TBH sounds like this lady is in an unhappy marriage and is trying to comfort herself by imaging the rest of the world is similarly lonely and miserable in their marriages. I’m sure at times a marriage can feel lonely, and there are rough patches, but shit. Hers sounds grim.

Post # 12
Member
2180 posts
Buzzing bee

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futurebrideesq:  Yikes. There’s so much in this article–the anecdote of her fucking around with an engaged man, “The unpleasant feelings of loneliness do not go away when you are married”, that dead animal metaphor a PP mentioned–that just points to the author holding a pattern of unhealthy behavior and expectations that are no one’s problem but her own. I’m not married but this is not the universal malaise she’s trying to paint it as. I feel sorry for her that she has to convince herself that total strangers are as quietly miserable as she is.

Post # 13
Member
983 posts
Busy bee
  • Wedding: February 2015

It strikes me that she has a pretty high degree of insecurity

 I can’t really relate to her version of marriage but  i’m trying to understand what she’s writing about. I can think of one moment when I felt a kind of loneliness.  It was after we had gotten engaged, we had a fight and it seemed like our communication was just off. It was the end of a long week and I remember though I loved him, though I had a ring on my finger, though we were planning our wedding, I had a quiet sort of scary moment where I thought ‘are we going to be enough for each other for the rest of our lives’. It was kind of lonely because its the type of thing you never want to admit to wondering, especially once you’ve already committed. Ultimately I knew the life I wanted was the one where I begin and end each day with him and I trusted us enough to lean in and grow together.  That’s really the only type of crushing loneliness I felt. Sometimes I feel lonely when our schedules keep us apart for a while but we make up for it by carving out time for phone calls, driving 20 mins for a quick hug and a kiss before our schedules get us on the road again, etc.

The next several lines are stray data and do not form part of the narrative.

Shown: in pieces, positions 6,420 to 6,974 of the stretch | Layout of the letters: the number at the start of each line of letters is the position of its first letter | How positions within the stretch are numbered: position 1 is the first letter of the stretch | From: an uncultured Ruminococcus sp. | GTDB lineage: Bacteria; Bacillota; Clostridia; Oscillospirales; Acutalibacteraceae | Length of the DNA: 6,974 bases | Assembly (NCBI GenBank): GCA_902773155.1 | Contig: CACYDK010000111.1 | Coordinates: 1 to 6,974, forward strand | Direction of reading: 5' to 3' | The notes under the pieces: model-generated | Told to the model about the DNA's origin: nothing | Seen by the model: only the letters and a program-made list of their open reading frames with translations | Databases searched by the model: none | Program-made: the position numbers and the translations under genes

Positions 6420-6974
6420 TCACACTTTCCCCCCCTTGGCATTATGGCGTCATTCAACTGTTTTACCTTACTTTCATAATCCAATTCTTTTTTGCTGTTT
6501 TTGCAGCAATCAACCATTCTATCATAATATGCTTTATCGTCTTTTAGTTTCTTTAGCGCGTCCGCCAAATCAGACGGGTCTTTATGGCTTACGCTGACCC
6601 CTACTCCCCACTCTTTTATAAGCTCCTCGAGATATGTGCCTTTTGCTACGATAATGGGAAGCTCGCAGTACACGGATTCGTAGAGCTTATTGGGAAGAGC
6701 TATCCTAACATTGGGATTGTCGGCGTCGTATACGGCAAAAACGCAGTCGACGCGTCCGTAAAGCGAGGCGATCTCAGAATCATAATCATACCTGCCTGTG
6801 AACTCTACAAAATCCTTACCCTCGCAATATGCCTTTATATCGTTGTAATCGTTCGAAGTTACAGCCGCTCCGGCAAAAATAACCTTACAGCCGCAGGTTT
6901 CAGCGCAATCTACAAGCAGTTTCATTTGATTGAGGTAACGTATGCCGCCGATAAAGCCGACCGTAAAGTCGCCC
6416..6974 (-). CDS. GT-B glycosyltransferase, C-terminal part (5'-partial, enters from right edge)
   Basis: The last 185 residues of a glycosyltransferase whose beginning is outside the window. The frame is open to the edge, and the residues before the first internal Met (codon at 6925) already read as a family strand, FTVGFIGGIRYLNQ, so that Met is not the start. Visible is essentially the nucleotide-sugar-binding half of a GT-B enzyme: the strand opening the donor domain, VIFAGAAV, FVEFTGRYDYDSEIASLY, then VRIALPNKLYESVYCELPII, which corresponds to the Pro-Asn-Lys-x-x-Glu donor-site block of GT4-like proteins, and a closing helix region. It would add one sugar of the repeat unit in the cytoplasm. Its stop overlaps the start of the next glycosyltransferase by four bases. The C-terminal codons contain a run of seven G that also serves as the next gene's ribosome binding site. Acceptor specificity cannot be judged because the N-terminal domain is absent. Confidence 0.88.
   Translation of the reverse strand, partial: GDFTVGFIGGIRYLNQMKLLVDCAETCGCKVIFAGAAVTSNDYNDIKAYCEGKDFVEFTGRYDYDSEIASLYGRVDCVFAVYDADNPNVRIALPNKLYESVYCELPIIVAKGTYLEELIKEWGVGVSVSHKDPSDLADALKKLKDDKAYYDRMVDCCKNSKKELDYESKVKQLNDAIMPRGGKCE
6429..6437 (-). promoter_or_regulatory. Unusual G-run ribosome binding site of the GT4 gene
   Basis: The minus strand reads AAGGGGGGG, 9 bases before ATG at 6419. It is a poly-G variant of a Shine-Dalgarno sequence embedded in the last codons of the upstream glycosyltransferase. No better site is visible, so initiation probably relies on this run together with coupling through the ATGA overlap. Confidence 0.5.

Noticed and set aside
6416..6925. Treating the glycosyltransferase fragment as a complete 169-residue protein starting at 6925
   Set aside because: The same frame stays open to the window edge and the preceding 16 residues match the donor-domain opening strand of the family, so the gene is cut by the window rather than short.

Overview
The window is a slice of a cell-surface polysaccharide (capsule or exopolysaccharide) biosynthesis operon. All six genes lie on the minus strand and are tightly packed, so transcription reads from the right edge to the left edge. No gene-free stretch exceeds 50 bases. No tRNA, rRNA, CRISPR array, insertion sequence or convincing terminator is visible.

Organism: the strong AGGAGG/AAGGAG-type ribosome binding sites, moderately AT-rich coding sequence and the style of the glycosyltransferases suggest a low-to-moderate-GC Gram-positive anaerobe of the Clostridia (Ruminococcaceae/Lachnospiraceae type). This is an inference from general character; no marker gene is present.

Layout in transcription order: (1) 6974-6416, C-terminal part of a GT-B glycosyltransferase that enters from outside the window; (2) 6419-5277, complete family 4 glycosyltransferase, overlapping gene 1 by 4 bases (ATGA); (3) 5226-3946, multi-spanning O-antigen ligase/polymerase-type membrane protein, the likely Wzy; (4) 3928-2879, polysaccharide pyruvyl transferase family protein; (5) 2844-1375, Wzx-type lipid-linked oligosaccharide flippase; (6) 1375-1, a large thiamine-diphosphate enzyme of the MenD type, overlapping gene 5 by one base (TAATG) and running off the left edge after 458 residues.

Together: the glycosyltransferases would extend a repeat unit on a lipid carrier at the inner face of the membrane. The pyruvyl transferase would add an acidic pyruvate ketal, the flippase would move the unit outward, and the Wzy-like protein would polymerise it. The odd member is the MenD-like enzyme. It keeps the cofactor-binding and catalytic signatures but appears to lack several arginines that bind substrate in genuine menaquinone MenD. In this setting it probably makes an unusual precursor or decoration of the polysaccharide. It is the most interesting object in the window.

• This reply was modified 4 years, 8 months ago by  Jellybones.
Post # 14
Member
893 posts
Busy bee
  • Wedding: July 2011

 

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tiffanybruiser:  I actually thought that was one of the only good parts – she realized that she could be happy alone, whereas her “friend” was going to propose to his girlfriend because he couldn’t stand being along.  I think it’s good to be able to stand on your own.

Post # 15
Member
2863 posts
Sugar bee
  • Wedding: May 2013

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futurebrideesq:  I can’t relate at all. She might it have a great marriage and she shouldnt generalize.